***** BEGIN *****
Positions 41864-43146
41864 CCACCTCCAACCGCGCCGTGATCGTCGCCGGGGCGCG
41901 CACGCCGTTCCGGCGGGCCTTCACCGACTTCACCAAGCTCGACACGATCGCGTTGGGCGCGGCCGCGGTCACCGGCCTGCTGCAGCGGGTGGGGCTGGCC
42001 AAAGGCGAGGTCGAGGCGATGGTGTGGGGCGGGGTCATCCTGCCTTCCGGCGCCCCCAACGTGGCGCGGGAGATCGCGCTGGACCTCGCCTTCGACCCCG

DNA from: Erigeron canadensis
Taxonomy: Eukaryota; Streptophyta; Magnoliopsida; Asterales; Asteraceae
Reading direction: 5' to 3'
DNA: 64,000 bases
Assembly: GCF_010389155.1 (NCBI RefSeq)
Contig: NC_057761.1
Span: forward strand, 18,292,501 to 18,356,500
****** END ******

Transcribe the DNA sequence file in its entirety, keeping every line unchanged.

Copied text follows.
Positions 41864-43146
41864 CCACCTCCAACCGCGCCGTGATCGTCGCCGGGGCGCG
41901 CACGCCGTTCCGGCGGGCCTTCACCGACTTCACCAAGCTCGACACGATCGCGTTGGGCGCGGCCGCGGTCACCGGCCTGCTGCAGCGGGTGGGGCTGGCC
42001 AAAGGCGAGGTCGAGGCGATGGTGTGGGGCGGGGTCATCCTGCCTTCCGGCGCCCCCAACGTGGCGCGGGAGATCGCGCTGGACCTCGCCTTCGACCCCG

DNA from: Erigeron canadensis
Taxonomy: Eukaryota; Streptophyta; Magnoliopsida; Asterales; Asteraceae
Reading direction: 5' to 3'
DNA: 64,000 bases
Assembly: GCF_010389155.1 (NCBI RefSeq)
Contig: NC_057761.1
Span: forward strand, 18,292,501 to 18,356,500